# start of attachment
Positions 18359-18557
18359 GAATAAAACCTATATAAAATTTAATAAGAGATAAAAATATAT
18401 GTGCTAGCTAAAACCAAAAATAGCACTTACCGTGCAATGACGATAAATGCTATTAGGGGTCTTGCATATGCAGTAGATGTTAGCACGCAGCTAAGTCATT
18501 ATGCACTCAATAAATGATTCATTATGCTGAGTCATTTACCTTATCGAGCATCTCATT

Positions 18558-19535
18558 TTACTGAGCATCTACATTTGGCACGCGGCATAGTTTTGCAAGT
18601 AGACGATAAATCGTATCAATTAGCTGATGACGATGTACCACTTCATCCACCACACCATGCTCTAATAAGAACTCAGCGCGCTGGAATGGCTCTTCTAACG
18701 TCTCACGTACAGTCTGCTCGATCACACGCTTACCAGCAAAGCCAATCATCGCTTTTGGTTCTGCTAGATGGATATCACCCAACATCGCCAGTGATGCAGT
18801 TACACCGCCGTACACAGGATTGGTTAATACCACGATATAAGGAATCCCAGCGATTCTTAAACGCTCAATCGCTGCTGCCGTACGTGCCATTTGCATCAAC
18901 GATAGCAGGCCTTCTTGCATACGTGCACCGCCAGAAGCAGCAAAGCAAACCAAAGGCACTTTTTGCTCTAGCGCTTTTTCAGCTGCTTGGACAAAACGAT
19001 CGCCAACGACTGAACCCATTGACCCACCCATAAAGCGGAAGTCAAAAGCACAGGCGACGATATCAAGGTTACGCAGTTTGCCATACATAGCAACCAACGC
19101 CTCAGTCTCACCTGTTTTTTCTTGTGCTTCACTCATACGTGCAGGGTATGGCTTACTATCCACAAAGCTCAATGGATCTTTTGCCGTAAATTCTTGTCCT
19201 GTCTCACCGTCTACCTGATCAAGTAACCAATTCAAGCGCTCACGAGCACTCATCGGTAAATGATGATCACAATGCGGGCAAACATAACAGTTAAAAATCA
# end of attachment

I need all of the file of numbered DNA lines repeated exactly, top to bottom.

Positions 18359-18557
18359 GAATAAAACCTATATAAAATTTAATAAGAGATAAAAATATAT
18401 GTGCTAGCTAAAACCAAAAATAGCACTTACCGTGCAATGACGATAAATGCTATTAGGGGTCTTGCATATGCAGTAGATGTTAGCACGCAGCTAAGTCATT
18501 ATGCACTCAATAAATGATTCATTATGCTGAGTCATTTACCTTATCGAGCATCTCATT

Positions 18558-19535
18558 TTACTGAGCATCTACATTTGGCACGCGGCATAGTTTTGCAAGT
18601 AGACGATAAATCGTATCAATTAGCTGATGACGATGTACCACTTCATCCACCACACCATGCTCTAATAAGAACTCAGCGCGCTGGAATGGCTCTTCTAACG
18701 TCTCACGTACAGTCTGCTCGATCACACGCTTACCAGCAAAGCCAATCATCGCTTTTGGTTCTGCTAGATGGATATCACCCAACATCGCCAGTGATGCAGT
18801 TACACCGCCGTACACAGGATTGGTTAATACCACGATATAAGGAATCCCAGCGATTCTTAAACGCTCAATCGCTGCTGCCGTACGTGCCATTTGCATCAAC
18901 GATAGCAGGCCTTCTTGCATACGTGCACCGCCAGAAGCAGCAAAGCAAACCAAAGGCACTTTTTGCTCTAGCGCTTTTTCAGCTGCTTGGACAAAACGAT
19001 CGCCAACGACTGAACCCATTGACCCACCCATAAAGCGGAAGTCAAAAGCACAGGCGACGATATCAAGGTTACGCAGTTTGCCATACATAGCAACCAACGC
19101 CTCAGTCTCACCTGTTTTTTCTTGTGCTTCACTCATACGTGCAGGGTATGGCTTACTATCCACAAAGCTCAATGGATCTTTTGCCGTAAATTCTTGTCCT
19201 GTCTCACCGTCTACCTGATCAAGTAACCAATTCAAGCGCTCACGAGCACTCATCGGTAAATGATGATCACAATGCGGGCAAACATAACAGTTAAAAATCA